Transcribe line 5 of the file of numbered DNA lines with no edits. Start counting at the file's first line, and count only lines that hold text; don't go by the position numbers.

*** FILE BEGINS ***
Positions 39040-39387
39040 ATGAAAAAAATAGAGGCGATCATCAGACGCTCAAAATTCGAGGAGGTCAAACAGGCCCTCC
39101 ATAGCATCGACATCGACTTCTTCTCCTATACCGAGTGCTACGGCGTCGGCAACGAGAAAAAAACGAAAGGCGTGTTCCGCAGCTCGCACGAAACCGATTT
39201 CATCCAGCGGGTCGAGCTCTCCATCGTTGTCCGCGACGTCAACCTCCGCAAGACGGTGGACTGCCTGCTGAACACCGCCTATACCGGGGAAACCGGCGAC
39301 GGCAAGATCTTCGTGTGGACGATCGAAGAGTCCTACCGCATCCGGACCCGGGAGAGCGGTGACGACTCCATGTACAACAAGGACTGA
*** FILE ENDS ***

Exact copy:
39301 GGCAAGATCTTCGTGTGGACGATCGAAGAGTCCTACCGCATCCGGACCCGGGAGAGCGGTGACGACTCCATGTACAACAAGGACTGA